“When Charles Dickens and Nelly Ternan met in 1857, she was 18: a professional actress performing in his production of The Frozen Deep. He was 45: a literary legend, a national treasure, married with ten children. This meeting sparked a love affair that lasted over a decade, destroying Dickens’s marriage and ending with Nelly’s near-disappearance from the public record.”

Sojourner Truth: A Life, A Symbol by Nell Irvin Painter

“Slowly, but surely, Sojourner climbed from beneath the weight of slavery, secured respect for herself, and utilized the distinction of her race to become not only a symbol for black women, but for the feminist movement as a whole.”

Black Rose Tananarive Due coverThe Black Rose by Tananarive Due

“Born to former slaves on a Louisiana plantation in 1867, Madam C.J. Walker rose from poverty and indignity to become America’s first black female millionaire, the head of a hugely successful beauty company, and a leading philanthropist in African American causes.”

Washington: A Life by Ron Chernow

“With a breadth and depth matched by no other one-volume life, [Chernow] carries the reader through Washington’s troubled boyhood, his precocious feats in the French and Indian Wars, his creation of Mount Vernon, his heroic exploits with the Continental Army, his presiding over the Constitutional Convention and his magnificent performance as America’s first president.”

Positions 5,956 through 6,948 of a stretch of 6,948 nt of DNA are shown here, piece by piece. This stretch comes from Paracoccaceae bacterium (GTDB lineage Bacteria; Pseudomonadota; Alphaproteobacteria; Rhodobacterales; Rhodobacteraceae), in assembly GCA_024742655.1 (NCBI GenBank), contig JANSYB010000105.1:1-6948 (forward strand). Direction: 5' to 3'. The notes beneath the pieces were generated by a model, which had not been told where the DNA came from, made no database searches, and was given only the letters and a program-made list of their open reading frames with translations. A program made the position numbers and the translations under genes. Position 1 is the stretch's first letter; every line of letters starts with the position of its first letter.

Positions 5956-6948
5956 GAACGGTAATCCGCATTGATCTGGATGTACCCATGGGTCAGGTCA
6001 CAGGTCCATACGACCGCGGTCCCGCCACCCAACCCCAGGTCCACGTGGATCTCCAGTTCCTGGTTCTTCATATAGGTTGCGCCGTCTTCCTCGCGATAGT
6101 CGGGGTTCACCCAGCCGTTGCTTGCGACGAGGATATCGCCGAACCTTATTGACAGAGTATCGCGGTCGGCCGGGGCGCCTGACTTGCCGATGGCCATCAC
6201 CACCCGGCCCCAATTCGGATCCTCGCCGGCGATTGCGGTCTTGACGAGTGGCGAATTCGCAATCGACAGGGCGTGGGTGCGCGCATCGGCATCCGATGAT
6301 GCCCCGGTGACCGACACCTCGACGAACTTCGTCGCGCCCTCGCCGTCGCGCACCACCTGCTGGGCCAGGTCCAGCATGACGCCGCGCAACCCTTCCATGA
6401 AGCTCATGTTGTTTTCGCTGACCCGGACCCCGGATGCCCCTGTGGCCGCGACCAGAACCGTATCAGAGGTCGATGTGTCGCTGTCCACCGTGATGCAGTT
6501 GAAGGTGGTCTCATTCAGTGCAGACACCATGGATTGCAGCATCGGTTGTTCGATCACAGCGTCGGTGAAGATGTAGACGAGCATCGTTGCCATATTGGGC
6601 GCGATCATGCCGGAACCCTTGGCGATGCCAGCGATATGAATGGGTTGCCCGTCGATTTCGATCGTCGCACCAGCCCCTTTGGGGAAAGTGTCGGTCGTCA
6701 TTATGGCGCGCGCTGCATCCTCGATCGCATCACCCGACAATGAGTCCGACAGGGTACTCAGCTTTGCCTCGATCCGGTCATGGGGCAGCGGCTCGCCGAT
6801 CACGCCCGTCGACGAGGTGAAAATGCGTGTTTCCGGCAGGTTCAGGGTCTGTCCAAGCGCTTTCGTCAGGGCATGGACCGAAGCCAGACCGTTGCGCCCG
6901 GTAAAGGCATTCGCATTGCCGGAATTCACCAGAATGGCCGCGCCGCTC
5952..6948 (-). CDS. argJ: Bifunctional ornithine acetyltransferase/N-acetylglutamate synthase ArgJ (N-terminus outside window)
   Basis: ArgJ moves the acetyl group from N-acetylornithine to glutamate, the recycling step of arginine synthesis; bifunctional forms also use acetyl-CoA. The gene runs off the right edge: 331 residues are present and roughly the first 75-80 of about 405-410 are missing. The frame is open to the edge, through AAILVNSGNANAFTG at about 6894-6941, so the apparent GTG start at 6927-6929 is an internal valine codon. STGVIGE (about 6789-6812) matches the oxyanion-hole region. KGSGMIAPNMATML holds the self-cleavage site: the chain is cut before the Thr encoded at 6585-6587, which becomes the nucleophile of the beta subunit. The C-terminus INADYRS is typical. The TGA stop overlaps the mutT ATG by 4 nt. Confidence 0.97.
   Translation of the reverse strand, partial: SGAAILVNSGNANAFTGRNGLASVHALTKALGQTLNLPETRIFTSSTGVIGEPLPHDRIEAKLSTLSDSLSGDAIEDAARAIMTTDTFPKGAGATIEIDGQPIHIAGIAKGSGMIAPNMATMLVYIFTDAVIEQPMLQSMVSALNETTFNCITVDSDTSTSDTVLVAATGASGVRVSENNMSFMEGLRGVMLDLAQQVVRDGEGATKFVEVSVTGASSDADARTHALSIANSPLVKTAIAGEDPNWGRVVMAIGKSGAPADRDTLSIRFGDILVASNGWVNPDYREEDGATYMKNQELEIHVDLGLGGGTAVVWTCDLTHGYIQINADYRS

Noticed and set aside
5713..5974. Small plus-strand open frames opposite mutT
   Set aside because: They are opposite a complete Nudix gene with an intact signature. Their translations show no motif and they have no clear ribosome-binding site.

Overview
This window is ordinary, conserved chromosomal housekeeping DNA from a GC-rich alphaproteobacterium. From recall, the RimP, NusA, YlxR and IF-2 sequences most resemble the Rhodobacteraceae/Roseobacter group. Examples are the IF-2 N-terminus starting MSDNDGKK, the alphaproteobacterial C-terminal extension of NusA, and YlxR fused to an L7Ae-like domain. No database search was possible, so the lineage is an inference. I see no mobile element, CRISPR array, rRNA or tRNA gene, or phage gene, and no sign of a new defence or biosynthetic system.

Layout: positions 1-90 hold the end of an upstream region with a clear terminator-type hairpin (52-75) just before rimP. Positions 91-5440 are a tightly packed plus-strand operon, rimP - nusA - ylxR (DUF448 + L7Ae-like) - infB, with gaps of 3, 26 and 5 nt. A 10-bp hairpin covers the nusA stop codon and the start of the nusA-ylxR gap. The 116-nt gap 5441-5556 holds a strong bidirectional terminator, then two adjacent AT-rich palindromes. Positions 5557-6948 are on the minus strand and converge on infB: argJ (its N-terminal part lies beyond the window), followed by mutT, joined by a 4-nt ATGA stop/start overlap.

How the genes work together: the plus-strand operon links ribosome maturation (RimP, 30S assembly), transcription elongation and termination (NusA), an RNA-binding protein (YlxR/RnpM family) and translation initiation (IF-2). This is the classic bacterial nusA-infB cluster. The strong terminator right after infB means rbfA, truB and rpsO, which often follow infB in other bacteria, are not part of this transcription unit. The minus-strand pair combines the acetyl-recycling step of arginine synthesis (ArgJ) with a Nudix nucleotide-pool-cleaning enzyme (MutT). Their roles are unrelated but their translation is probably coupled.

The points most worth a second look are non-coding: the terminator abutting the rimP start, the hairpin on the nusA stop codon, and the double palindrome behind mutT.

Ida: A Sword Among Lions by Paula J. Giddings

Ida: A Sword Among Lions is a sweeping narrative about a country and a crusader embroiled in the struggle against lynching: a practice that imperiled not only the lives of black men and women, but also a nation based on law and riven by race.”

Prairie Fires: The American Dreams of Laura Ingalls Wilder by Caroline Fraser

“But the true saga of [Wilder’s] life has never been fully told. Now, drawing on unpublished manuscripts, letters, diaries, and land and financial records, Caroline Fraser—the editor of the Library of America edition of the Little House series—masterfully fills in the gaps in Wilder’s biography.”